Starting a Company – Essential Start Up Checklist

When starting a company to run a business, there are a lot of issues to deal with and often not enough time and resources to handle everything in the perfect way.  This conflict almost always exists when starting a small business. However, there are some administrative and legal matters that are a must do. Here is a quick checklist of the most important ones.

1. Come Up with a Name for Your Company and Product/Service

It is important to come up with a name for your business that is not already being used by anyone else in the areas where you will conduct your business activity. You can conduct a simple business entity search in the state where you are looking to incorporate to check for name availability.

Equally important is that if your company is being created to sell a product or a branded service, you also need to decide on a product or service name and check to make sure it is not already being used in the industry in which you are going to be participating in.  This too can be a violation of law- called trademark laws. For some businesses, a branded name is more important than others. And, if you are planning on distributing your product and service to more than just the local area, then you need to really make sure your trademark is available for your use.  You can run a search at the US Patent and Trademark website or pay for a search to determine whether there are any issues.

2. Create a Legal Entity for the Company

Before conducting any business activity, you need to create either a corporation or a limited liability company to operate the business.  The biggest reason for this is to protect you and your personal assets from being lost due to business obligations and problems that may arise in the future.  Given the statistics in this country where small business disputes and lawsuits are rising significantly, the small expense to incorporate or form an LLC is well worth the protection.

3.Complete Governance Organization of New Company

Do not make the mistake of forming a legal entity at the state level and then not doing anything with it.  A new entity is just a shell. First, it needs to have owners. For a corporation, these are shareholders and for limited liability companies, these are members.  There must be an official legal document establishing the owners and their rights and obligations. Further, it needs to adopt a personality. That means that it needs to be attached to a set of rules, procedures, and other guiding principles that determine how it will act to conduct business.  Certain roles such as directors, officers and managers need to be established. All of the major governance requirements are typically set forth in Bylaws or an LLC Operating Agreement.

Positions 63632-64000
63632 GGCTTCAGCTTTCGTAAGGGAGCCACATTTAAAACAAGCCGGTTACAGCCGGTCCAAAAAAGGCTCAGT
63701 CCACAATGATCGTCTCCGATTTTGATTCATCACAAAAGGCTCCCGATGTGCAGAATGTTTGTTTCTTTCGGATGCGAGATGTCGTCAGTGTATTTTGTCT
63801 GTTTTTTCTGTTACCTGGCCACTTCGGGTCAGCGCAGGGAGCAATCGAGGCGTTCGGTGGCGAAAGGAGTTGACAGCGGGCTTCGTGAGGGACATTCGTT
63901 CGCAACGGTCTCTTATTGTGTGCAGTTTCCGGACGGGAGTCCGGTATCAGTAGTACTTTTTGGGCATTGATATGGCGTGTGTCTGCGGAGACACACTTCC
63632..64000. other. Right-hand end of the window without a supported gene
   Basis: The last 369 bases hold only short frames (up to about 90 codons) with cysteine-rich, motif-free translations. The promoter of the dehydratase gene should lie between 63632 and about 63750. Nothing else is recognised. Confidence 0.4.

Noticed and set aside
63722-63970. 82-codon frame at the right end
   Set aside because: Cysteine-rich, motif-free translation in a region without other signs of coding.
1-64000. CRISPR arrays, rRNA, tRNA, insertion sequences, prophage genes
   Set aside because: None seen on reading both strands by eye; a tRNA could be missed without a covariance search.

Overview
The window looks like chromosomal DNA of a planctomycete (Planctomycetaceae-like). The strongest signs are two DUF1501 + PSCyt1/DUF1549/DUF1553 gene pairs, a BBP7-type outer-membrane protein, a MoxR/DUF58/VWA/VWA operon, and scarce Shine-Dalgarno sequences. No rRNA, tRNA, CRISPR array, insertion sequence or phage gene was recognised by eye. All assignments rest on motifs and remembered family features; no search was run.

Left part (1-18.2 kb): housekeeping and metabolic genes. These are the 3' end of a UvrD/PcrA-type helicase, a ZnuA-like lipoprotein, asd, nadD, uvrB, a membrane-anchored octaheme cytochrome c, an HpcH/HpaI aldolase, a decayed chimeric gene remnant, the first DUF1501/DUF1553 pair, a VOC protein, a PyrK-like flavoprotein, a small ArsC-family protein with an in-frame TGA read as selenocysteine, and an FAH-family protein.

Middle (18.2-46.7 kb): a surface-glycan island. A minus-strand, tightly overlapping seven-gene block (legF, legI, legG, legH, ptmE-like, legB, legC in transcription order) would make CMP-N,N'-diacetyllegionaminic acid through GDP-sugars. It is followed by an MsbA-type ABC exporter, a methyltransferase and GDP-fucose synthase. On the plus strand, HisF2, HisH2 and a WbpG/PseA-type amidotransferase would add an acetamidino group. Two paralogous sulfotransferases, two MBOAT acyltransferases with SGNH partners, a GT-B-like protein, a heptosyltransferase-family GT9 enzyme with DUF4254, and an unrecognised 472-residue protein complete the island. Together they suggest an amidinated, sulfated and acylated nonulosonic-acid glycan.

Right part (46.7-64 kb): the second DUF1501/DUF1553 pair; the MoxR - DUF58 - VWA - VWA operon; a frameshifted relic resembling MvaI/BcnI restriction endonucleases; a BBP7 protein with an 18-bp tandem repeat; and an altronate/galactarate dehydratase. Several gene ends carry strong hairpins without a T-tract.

4. Obtain EIN# and Open a Bank Account

Another important legal aspect of starting a company is to make sure you keep the business finances separate from your personal money and accounts.  The best way to do this is to open a bank account right from the start for the business. As part of this process, you will likely need to obtain an EIN# for the corporate or LLC entity.  This is obtained through the Internal Revenue Service.

5. Business License and Other Licenses

It is safe to say that most any new business will be required to obtain a business license in the locality where the principal business office is located (even if this is your home).  Each locality differs so call the business license office of your local county or city to determine the specific requirements. Also, depending on the nature of your business, you may need to obtain other licenses or permits for your company. F or example, if you are rendering a service that is regulated by the state (e.g., engineering, medicine), you need to check with the relevant regulating state agency to determine if you company needs to file for anything additional.  Another example is if you plan on selling products. In those cases, you will likely need a sales tax permit and will be required to collect and transmit sales tax.

6. Creating and Adopting a Business Plan

This is not a legally mandated requirement but is such an important startup matter.  There is this saying that those who fail to plan, plan to fail. It is a given that any new company will face challenges and twists and turns.  In fact, a majority of businesses go out of business within the first 2 years. The ones that are prepared to adjust and keep moving toward well-defined business goals are the ones that will survive and then prosper.

Your business plan will reveal other essential matters that are specific to your business.

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September 7, 2018